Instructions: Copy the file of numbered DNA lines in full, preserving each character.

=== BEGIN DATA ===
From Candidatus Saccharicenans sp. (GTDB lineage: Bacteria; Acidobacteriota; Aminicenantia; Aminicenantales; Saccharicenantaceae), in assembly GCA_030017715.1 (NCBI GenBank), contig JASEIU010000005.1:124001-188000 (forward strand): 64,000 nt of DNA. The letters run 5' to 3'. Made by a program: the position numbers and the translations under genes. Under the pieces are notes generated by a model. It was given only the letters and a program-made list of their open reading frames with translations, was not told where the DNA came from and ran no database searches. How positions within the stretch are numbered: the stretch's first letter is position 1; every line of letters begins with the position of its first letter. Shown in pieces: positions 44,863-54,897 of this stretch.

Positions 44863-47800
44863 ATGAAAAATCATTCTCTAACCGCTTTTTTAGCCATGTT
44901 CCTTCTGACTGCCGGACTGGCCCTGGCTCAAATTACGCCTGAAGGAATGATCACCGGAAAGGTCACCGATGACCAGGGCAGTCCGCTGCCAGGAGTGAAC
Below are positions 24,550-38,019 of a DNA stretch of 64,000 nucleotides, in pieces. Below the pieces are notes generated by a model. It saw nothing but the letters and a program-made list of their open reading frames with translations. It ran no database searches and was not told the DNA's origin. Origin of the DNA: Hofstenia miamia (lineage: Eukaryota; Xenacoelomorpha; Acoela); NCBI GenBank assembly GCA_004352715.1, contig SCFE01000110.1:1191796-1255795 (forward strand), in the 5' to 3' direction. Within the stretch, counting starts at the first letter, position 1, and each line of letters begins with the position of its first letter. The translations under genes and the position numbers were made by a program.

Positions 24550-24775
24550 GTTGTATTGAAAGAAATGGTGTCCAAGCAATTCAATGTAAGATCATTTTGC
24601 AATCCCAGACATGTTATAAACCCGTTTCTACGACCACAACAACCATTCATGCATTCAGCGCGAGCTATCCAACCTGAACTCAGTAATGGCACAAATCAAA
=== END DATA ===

From Candidatus Saccharicenans sp. (GTDB lineage: Bacteria; Acidobacteriota; Aminicenantia; Aminicenantales; Saccharicenantaceae), in assembly GCA_030017715.1 (NCBI GenBank), contig JASEIU010000005.1:124001-188000 (forward strand): 64,000 nt of DNA. The letters run 5' to 3'. Made by a program: the position numbers and the translations under genes. Under the pieces are notes generated by a model. It was given only the letters and a program-made list of their open reading frames with translations, was not told where the DNA came from and ran no database searches. How positions within the stretch are numbered: the stretch's first letter is position 1; every line of letters begins with the position of its first letter. Shown in pieces: positions 44,863-54,897 of this stretch.

Positions 44863-47800
44863 ATGAAAAATCATTCTCTAACCGCTTTTTTAGCCATGTT
44901 CCTTCTGACTGCCGGACTGGCCCTGGCTCAAATTACGCCTGAAGGAATGATCACCGGAAAGGTCACCGATGACCAGGGCAGTCCGCTGCCAGGAGTGAAC
Below are positions 24,550-38,019 of a DNA stretch of 64,000 nucleotides, in pieces. Below the pieces are notes generated by a model. It saw nothing but the letters and a program-made list of their open reading frames with translations. It ran no database searches and was not told the DNA's origin. Origin of the DNA: Hofstenia miamia (lineage: Eukaryota; Xenacoelomorpha; Acoela); NCBI GenBank assembly GCA_004352715.1, contig SCFE01000110.1:1191796-1255795 (forward strand), in the 5' to 3' direction. Within the stretch, counting starts at the first letter, position 1, and each line of letters begins with the position of its first letter. The translations under genes and the position numbers were made by a program.

Positions 24550-24775
24550 GTTGTATTGAAAGAAATGGTGTCCAAGCAATTCAATGTAAGATCATTTTGC
24601 AATCCCAGACATGTTATAAACCCGTTTCTACGACCACAACAACCATTCATGCATTCAGCGCGAGCTATCCAACCTGAACTCAGTAATGGCACAAATCAAA